March 20, 2013

Indian retail market opened more doors for NRIs

The recent wave of reforms by the Government to incentivise foreign direct investment (FDI) in various sectors is bringing a new zeal to the investment options in India. One of the most debated reforms is the policy for allowing 51 per cent FDI in multi brand retail.

Retail Market in India

The Indian retail industry has experienced growth of 10.6 per cent between 2010 and 2012 and is expected to increase to US$ 750-850 billion by 2015. Food and Grocery is the largest category within the retail sector with 60 per cent share followed by Apparel and Mobile segment.

Within the organised retail sector, Apparel is the largest segment. “Food and Grocery” and “Mobile and telecom” are the other major contributors to this segment.

Evolution of the FDI policy in multi brand retail

The Government of India had been considering opening up the multi brand retail sector to FDI for some time. They had released a discussion paper in 2010 on the topic and had extensively gathered public, academic and industry views on the issue. In November 2011, the Government came out with its proposal for the new FDI policy. However, unable to achieve political consensus on the issue, they had to shelve their plans for the enactment of the policy. Finally, the Government decided to pass the new FDI policy on multi brand retail in September 2012 to increase investment options in India.

The FEMA notification issued by the Reserve Bank of India permitting FDI in the retail sector was laid before the Houses of Parliament and the same has been cleared without any modification.

The changes in some of the policy conditions indicates government intention to attract more NRIs to invest in retail sector of India and provide a window to foreign retailers to cultivate/ grow the SME segment.

Policy Implications

The FDI policy conditions will have a different impact on the various sub-segments of the retail industry in India. A policy condition might have a low impact in one segment but could be a major stumbling block for another segment. Implications of each FDI policy condition in Mass Grocery, Apparel and specialty stores such as Beauty & Wellness and Consumer Electronics are:

  • Minimum FDI of US$ 100 million: Minimum FDI of USD 100 million and a constraint of maximum 51 per cent stake of the foreign entity imply that the minimum investment required by both, the foreign and the Indian partner together, is more than Rs 1000 crore
  • 50 per cent of FDI in backend infrastructure in three years: Minimum investment of Rs 220 crore-Rs 250 crore is to be invested in backend infrastructure in the first three years to invest in retail sector of India. However, different retail segments have dynamic requirements of backend infrastructure
  • 30 per cent of sourcing from “small” industries: This policy constraint implies that retailers should have at least 30 per cent sales from private label brands or unbranded products sourced from small industries

Policy conditions of 50 per cent investment in backend and 30 per cent sourcing from small industries are the two most difficult conditions to be met for FDI in multi brand specialty retail such as Consumer Electronics, Beauty & Wellness etc.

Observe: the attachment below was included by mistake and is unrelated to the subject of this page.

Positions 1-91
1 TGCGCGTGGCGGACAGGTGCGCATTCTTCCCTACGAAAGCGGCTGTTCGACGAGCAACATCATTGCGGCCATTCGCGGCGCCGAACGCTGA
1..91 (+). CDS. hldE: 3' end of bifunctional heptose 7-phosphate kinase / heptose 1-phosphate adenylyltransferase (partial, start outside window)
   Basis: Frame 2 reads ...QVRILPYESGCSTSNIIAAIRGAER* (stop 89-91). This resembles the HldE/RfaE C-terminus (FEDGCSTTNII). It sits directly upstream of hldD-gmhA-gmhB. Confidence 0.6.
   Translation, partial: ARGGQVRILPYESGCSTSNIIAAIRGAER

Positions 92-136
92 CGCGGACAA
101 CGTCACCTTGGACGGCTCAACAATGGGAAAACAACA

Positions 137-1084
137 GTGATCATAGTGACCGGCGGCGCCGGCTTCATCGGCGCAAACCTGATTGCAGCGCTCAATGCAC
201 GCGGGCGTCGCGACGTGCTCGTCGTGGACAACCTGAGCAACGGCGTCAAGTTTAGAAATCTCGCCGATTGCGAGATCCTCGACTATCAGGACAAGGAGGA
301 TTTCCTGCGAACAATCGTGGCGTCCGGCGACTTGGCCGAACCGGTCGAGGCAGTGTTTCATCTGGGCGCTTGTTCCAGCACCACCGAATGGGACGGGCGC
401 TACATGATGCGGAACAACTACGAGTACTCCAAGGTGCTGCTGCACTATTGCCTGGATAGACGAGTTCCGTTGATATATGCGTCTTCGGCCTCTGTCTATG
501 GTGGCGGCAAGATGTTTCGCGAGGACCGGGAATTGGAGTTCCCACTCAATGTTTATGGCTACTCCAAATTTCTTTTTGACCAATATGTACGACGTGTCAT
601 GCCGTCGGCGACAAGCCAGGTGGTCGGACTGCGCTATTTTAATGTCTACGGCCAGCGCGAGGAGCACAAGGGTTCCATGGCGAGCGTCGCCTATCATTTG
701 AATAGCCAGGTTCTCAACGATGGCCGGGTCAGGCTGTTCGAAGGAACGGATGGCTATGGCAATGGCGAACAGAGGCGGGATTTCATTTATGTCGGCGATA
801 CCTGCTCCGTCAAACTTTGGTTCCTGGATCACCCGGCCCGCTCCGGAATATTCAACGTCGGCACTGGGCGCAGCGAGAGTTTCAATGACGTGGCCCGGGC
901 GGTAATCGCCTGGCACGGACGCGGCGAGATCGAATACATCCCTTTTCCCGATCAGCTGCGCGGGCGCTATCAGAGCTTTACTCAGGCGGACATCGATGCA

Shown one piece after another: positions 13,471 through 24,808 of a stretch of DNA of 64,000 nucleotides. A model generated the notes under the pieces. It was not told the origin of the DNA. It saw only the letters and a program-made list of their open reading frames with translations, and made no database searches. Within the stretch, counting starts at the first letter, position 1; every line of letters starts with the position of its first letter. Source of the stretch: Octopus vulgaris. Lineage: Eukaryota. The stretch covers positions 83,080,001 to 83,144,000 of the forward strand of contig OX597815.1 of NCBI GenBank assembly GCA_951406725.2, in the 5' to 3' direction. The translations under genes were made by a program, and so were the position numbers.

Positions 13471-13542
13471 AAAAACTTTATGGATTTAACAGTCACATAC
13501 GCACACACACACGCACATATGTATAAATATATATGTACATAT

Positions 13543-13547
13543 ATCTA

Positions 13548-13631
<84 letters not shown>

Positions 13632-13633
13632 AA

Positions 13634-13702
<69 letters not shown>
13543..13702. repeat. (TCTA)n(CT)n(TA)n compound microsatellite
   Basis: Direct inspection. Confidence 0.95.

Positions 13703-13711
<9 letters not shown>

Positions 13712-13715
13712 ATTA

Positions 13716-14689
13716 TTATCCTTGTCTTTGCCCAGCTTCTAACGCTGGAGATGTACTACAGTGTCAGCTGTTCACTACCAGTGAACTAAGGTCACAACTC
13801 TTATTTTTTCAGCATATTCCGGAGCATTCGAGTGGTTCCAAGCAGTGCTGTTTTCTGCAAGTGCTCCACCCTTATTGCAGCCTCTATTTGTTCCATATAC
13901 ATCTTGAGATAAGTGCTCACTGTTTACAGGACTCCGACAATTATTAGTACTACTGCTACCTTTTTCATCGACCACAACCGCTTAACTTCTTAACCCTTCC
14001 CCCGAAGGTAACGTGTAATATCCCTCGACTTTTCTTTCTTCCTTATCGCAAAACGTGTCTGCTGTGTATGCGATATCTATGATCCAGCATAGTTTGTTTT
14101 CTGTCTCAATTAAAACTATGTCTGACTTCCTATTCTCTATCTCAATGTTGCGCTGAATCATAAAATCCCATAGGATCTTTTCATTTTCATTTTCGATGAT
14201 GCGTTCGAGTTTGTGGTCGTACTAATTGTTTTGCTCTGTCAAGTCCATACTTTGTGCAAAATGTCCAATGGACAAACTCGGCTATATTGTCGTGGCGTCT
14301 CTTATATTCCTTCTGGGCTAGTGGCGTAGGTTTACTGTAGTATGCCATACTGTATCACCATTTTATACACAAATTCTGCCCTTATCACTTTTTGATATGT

January 28, 2013

Flourishing Investment Opportunities in India for NRIs

The Indian economy continues to grow at a good pace and holds a strong position on the global map. The country’s gross domestic product (GDP) has been growing at an average rate of 8.5 per cent for the last five years.

India’s economy is amongst the largest in the world on the basis of purchasing power parity (PPP). It is today one of the most attractive destinations for business opportunities with the available large manpower base, diversified natural resources and strong macroeconomic fundamentals. In FY 2011-12, the country attracted foreign direct investment (FDI) of around US$ 46.8 billion in various sectors.

According to UNCTAD’s World Investment Prospects Survey 2012–2014, India is the third-most attractive destination for FDI in the world. Indian markets have significant potential and offer prospects of high profitability and a favorable regulatory regime for investors.

“We are keen to see FDI investment to surge in India and to that end, a favourable business climate will be helpful in going forward. We are encouraged to see there is a continued path towards fiscal consolidation. That there is a determination to improve the tax code. There is a determination to cap the subsidies at two per cent. All of those measures are good measures,” according to Ms Christine Lagarde, Chief, International Monetary Fund (IMF).

Key Sectors

India has grown to become a trillion dollar economy with a largely self-sufficient agricultural sector, a diversified industrial base and a stable financial and services sector. There are numerous sectors that offer lucrative business investment opportunities in India. Some of the key sectors are:

  • Aerospace & Defence
  • Automotive
  • Banking
  • Capital markets
  • Life Sciences
  • Information Technology
  • Insurance
  • Media & Entertainment
  • Mining & Metals
  • Oil and Gas
  • Ports